These are heady times for our industry. SEMI member stock prices have soared in the past year, with many topping year 2000 levels to reach all-time records in 2017. Memory investment has come roaring back, and China is ramping steeply after more than 24 new fab announcements in 2016. This year’s semiconductor revenue is widely expected to increase 10 percent compared to 2016. With at least 15 IC companies, each making capital expenditures of billion dollars or more, semiconductor equipment billings have increased by 50 percent this year. These are the best of times!
When business is up, our industry works intensely to take full advantage. When business is down, everyone works feverishly to do more with less. As our industry is almost never flat, SEMI members are constantly running full-tilt, up and down the rollercoaster. Our industry works astonishingly hard to be successful. When I joined SEMI this past March, it was critically important to me that SEMI not only keep pace with the relentless intensity of the industry, but also speed the time to better business results for its members across the global electronics manufacturing supply chain.
In my first 100 days at SEMI, I focused on listening and learning. I was reminded that in a given year SEMI delivers more than 170 global programs to more than 27,000 attendees and hosts seven global expositions that attract more than 300,000 attendees.
SEMI itself is made up of over 2,000 member companies with over 1.2 million individuals. More than 5,000 SEMI Standards volunteers have created over 970 SEMI Standards that enable our industry’s interoperability; efficiency; and environmental, safety and health performance (over 50,000 SEMI S2 assessments to date). SEMI Special Interest Groups (SIGs) are vibrant communities where experts from member companies come together to develop solutions to shared challenges.
In my first three months, I met with hundreds of diverse SEMI stakeholders around the world, including international and regional advisory board members, member company leaders and employees, and partners and representatives across the electronics supply chain. Universally, I received positive feedback on SEMI’s value and I learned that more can be done to deliver more tangible value.
“Connecting” our members and industry, while a vital part of why SEMI exists, is no longer sufficient: SEMI needs to advance for impact, ensuring better SEMI member outcomes, building industry leadership, and amplifying the voice of the industry.
There are four focus areas that will increase our collective impact and speed the time to better business results for SEMI members:
- Advocacy (4Ts: Trade, Tax, Talent, and Technology)
- Collaborative Technology Platforms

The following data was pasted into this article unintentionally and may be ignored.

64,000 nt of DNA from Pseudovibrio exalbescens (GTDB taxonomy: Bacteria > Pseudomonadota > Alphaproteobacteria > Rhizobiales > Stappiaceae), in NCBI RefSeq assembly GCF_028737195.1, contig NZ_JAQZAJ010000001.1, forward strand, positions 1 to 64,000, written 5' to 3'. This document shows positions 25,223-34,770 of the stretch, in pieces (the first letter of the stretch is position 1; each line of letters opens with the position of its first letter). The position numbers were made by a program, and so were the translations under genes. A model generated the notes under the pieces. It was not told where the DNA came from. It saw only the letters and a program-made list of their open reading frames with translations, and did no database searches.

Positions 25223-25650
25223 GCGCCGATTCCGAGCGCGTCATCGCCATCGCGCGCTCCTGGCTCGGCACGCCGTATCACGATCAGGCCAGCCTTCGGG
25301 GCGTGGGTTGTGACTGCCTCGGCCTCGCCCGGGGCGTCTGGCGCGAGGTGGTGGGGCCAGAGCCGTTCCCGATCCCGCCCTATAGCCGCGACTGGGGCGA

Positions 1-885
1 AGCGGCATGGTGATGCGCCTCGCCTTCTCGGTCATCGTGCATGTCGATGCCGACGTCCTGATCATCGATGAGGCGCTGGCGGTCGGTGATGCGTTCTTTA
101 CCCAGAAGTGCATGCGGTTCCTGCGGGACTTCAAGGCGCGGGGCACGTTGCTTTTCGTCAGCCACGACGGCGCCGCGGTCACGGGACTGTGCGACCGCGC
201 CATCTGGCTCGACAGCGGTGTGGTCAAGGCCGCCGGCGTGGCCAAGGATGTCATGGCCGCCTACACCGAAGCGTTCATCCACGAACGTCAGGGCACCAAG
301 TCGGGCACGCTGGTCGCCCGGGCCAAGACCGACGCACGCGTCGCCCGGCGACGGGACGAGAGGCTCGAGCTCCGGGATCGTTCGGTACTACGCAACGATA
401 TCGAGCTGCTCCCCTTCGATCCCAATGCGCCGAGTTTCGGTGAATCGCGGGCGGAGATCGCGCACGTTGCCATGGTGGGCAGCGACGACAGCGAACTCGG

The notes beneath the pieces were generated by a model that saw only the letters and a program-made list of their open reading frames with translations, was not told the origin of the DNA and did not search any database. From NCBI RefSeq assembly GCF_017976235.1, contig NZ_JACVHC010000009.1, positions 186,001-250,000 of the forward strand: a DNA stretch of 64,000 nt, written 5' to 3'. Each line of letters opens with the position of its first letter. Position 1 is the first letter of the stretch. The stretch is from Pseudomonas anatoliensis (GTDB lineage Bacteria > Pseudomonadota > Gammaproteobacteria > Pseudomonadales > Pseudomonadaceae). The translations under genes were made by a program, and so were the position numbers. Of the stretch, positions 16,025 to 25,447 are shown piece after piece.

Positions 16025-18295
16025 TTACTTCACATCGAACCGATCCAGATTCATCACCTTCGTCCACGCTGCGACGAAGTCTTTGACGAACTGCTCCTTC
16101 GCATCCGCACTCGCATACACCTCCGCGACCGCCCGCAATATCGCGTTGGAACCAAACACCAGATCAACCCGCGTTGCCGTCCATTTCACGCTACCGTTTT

- Thought leadership
- Industry visibility
Collaborative Technology Platforms have provided SEMI with the opportunity to cover more breadth while offering more depth in key inflection areas. While initiatives such as the Strategic Innovation Platform (SIP) have successfully delivered pre-competitive technology insights, we need to give them higher visibility to all SEMI members. Also, living in a post-ITRS roadmap world, SEMI will continue to champion critical activities like the Heterogeneous Integration Roadmap where SEMI members see great challenges as well opportunities for collaborative work.
Thought leadership, among other things, means seeing the future and distilling the implications for the industry. SEMI now has two Strategic Association Partners—FlexTech and MEMS & Sensors Industry Group—whose communities are critically important as we look at the world in 2030 and report on the implications for the electronics manufacturing supply chain. Emerging segments like flexible hybrid electronics (FHE) and sensors and the opportunities they provide to SEMI members in vertical applications such as medtech and automotive are truly astounding.
Industry visibility is critically important for its place in the $2 trillion electronics supply chain. At a time when the general public, policy makers and those making career decisions more easily associate “technology” with internet companies, it essential to reestablish recognition of the electronics manufacturing supply chain.
An explosion of new applications are driving increased silicon content -- from autonomous transportation, to the IoT, to AI, to new computer architectures. SEMI members’ contributions must be seen and valued.
While the industry is running hard to make the most of record-breaking quarters, SEMI will keep pace. And based on the feedback and guidance from our International Board of Directors, SEMI will begin its transformation to SEMI 2.0. I will keep you updated on how SEMI will increasingly speed the time to better business results for its members across the global electronics manufacturing supply chain. In the meantime, we will continue to listen, learn, and act for SEMI member impact. Exciting times indeed!